And it was that title song she was “singing flat out . . . when suddenly a group of Japanese tourists . . . crested the hill in front of me. They recognized me, and looked simply stunned. I dashed for home, mortified.”
At least there was no helicopter overhead like the one whose downdraft so irritated Ms. Andrews by repeatedly knocking her into the mud and grass while filming that classic opening scene.
Far surpassing Eliza at the ball in “Fair Lady,” she met and often worked with a who’s who of Hollywood, from (alphabetically) James Aubrey, with whom Edwards clashed when Aubrey took over MGM (and whom Edwards unknowingly came close to killing in a roadway near-miss), to Richard Burton, Michael Cain, and Noel Coward. And ending with such as Peter Sellers (Blake’s “Pink Panther” star), Elizabeth Taylor, Dick Van Dyke, Max von Sydow, Peggy Wood, and Ed Wynn.
But Ms. Andrews says neither she nor Blake (he called her “Jools”) “was much interested in the Hollywood social scene. Our idea of a good evening was having a quiet supper at home with a few friends, or taking the kids to one of their favorite local restaurants.”
Edwards began his courtship by honking at her from his Rolls-Royce several times when each was idling at a stop sign near their respective psychoanalysts’ offices. Soon he was offering her a role in his upcoming “Darling Lili,” a World War I spy film, then inviting her to a screening of “What Did You Do in the War, Daddy?” and finally taking her to dinner, where they discovered both were separated from first spouses and available.
A drive along the Pacific Coast Highway was “unbelievably romantic,” Ms. Andrews writes. “Blake eventually pulled onto the Malibu Bluffs and parked the car. We gazed out at the full moon hanging over the sea, and he quietly took my hand.”
“If he doesn’t kiss me, I am going to go crazy,” she thought. “Then he did just that.”
Next comes one of the delightfully naughty bits in this book. Blake takes Julie to see his new house, and she offers him one of three new lilac trees she has just bought for hers. “Oh, you know, don’t you?” he demands. “Know what?” she asks.
It turns out that before they met, Blake had been at party where the big question was whether Julie had received the Oscar for “Mary Poppins” because of talent or as consolation for losing the Eliza role.
“I know why she won. She has lilacs for pubic hair,” Blake confesses he said. “I’m so sorry.”
“That’s all right,” she smiles. “But — how did you know?” After which “lilacs were a theme at every birthday and anniversary.”
A footnote: At the Oscar ceremony that year, Hepburn (not nominated) confided: “Julie, you really should have done ‘My Fair Lady’ . . . but I didn’t have the guts to turn it down.” Ms. Andrews said she understood completely “and . . . we became good friends.”
Sadly, Blake’s comic genius and sensitivity were increasingly overcome by bouts of depression, even approaching suicide, which created predictable strains. He was later one of the celebrities describing the torment of chronic fatigue syndrome in the documentary “I Remember Me.”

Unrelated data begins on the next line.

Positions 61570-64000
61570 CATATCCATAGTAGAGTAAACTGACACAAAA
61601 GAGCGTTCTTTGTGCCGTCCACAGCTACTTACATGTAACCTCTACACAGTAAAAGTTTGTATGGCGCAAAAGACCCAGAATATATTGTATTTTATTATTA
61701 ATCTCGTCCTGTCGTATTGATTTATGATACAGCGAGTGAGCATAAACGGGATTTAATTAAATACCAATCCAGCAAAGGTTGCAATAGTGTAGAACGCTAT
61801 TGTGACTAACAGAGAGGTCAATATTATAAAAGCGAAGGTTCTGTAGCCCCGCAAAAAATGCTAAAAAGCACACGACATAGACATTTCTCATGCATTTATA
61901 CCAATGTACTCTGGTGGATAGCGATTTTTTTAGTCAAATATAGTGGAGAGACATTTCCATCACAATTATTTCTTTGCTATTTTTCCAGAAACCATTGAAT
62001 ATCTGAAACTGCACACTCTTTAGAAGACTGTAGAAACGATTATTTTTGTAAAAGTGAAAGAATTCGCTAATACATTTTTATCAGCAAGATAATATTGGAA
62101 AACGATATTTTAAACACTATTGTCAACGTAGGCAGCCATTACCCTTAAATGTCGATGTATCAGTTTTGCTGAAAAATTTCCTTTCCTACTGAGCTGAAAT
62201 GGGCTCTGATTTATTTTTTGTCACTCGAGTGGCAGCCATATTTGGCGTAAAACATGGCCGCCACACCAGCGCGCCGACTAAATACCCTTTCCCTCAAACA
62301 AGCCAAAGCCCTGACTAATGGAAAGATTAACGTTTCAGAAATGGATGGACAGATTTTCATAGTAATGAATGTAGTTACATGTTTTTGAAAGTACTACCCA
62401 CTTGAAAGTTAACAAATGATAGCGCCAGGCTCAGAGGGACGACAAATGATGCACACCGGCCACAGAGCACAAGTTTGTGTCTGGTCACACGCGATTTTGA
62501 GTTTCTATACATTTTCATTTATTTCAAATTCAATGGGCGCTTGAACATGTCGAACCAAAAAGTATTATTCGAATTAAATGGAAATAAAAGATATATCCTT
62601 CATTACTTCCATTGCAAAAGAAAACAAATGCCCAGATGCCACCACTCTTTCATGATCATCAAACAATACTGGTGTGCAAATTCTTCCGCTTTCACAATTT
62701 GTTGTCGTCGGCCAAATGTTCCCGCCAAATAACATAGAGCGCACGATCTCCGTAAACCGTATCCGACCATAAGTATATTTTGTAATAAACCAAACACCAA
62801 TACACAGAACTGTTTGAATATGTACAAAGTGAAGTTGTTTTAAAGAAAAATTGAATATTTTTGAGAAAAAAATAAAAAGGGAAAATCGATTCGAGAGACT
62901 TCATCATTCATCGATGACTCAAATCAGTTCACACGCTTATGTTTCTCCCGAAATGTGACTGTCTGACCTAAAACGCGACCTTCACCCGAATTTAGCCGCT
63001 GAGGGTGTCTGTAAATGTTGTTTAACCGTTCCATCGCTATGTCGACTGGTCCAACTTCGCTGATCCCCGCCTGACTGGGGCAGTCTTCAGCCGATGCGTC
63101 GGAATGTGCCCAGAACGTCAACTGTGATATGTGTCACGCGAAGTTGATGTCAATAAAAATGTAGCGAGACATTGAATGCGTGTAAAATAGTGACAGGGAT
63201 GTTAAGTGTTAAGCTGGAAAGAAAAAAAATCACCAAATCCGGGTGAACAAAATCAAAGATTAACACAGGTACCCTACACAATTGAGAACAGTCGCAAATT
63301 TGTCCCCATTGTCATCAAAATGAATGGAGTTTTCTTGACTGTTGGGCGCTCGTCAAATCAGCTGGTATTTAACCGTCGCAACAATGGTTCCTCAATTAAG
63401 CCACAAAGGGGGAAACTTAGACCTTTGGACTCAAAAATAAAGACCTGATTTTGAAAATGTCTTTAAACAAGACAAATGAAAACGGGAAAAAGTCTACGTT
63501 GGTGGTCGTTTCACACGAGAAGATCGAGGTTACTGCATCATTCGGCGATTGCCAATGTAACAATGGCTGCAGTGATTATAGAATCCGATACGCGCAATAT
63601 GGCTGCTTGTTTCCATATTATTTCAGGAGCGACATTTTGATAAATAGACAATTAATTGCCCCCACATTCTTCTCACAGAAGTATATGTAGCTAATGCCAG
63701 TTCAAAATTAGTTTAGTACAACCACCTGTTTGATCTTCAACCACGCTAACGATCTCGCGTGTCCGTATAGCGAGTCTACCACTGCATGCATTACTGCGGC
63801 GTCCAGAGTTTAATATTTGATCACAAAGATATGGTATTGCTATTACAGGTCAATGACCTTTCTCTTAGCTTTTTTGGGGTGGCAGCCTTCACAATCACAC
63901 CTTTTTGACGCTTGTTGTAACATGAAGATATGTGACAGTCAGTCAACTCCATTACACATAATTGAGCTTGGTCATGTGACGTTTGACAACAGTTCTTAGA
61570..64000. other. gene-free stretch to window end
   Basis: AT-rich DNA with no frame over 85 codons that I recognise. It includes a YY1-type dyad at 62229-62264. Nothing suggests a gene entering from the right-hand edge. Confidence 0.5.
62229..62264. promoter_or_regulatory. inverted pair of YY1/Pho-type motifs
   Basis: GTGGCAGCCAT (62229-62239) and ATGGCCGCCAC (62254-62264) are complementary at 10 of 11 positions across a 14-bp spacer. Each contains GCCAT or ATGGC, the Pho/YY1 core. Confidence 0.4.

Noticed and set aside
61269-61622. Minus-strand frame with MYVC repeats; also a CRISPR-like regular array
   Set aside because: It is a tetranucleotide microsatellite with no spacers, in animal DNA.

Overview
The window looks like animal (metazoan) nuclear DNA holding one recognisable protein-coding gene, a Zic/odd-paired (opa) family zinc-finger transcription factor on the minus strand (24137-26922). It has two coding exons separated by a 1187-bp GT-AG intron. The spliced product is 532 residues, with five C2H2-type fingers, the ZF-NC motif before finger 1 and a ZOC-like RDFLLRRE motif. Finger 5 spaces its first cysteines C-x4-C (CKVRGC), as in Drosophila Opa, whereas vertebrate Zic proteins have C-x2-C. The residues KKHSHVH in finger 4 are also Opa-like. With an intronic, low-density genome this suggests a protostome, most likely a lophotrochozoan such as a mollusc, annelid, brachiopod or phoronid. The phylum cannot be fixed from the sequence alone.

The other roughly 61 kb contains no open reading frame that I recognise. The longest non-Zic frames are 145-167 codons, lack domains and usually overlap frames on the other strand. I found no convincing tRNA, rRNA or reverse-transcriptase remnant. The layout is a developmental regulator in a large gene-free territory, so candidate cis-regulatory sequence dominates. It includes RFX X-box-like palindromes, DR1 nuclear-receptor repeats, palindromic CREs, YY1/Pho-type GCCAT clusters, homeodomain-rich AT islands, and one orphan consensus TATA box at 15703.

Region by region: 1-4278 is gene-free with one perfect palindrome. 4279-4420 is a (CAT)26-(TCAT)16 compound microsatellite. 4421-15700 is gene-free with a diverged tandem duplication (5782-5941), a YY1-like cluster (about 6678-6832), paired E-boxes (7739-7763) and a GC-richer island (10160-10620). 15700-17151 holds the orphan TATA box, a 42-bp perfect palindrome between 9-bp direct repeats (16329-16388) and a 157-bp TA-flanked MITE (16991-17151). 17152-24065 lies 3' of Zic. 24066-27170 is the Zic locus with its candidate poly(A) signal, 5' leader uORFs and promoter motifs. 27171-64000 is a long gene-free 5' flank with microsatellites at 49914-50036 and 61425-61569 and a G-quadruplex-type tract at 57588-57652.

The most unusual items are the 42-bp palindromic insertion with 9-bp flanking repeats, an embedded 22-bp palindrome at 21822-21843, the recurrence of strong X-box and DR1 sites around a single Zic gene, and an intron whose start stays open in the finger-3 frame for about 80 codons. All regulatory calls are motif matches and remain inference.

But “despite the dramas, the transgressions, the ups and downs of our marriage, I still loved him deeply,” Ms. Andrews writes. “We remained married for another twenty-five years before he passed away at the ripe age of eighty-eight.”
Not mentioned is the loss of her singing voice — after hoarseness forced her from “Victor/Victoria” on Broadway, then led to botched surgery at Mount Sinai Hospital in New York, and finally a malpractice case ultimately settled for an undisclosed amount.
It was yet another case of life echoing art. In Edwards’s semi-autobiographical “That’s Life,” shot at their actual Malibu home and their last film together, Ms. Andrews is a singer awaiting results of a biopsy on her vocal cords. “Feeling oddly superstitious about playing a character facing the loss of her voice,” she recalls, “I asked my analyst if investing emotionally in the role could put me at risk of some psychosomatic manifestation. He assured me I had nothing to worry about.”
Perhaps there is the slightest of acknowledgement of this sad silencing as Ms. Andrews sums up. Now a Dame of the British Empire with an Oscar, a BAFTA (from the British Academy of Film and Television Arts), five Golden Globes, three Grammys, two Emmys, the Screen Actors Guild Lifetime Achievement Award, the Kennedy Center Honors Award, and the Disney Legends Award, she says:
“I have been lucky. To be given the gift of song — and to recognize that it was a gift [her emphasis]; to have been mentored by giants, who taught, influenced, and shaped me; to have gained resilience from hard work; to have loved, and been loved; and to have sometimes felt an angel on my shoulder, a reassuring presence that helped center and guide me when I needed it most . . . actually, that’s more than luck. I am profoundly blessed.”
Julie Andrews lives in Sag Harbor, where Bay Street Theater was co-founded by her daughter and co-author, Emma Walton Hamilton, now an instructor in the M.F.A. program at Stony Brook Southampton.
David M. Alpern, a former Newsweek senior editor, ran the “Newsweek On Air” and “For Your Ears Only” syndicated radio shows for more than 30 years. He lives in Sag Harbor, where he moderates discussions on foreign affairs for the John Jermain Memorial Library.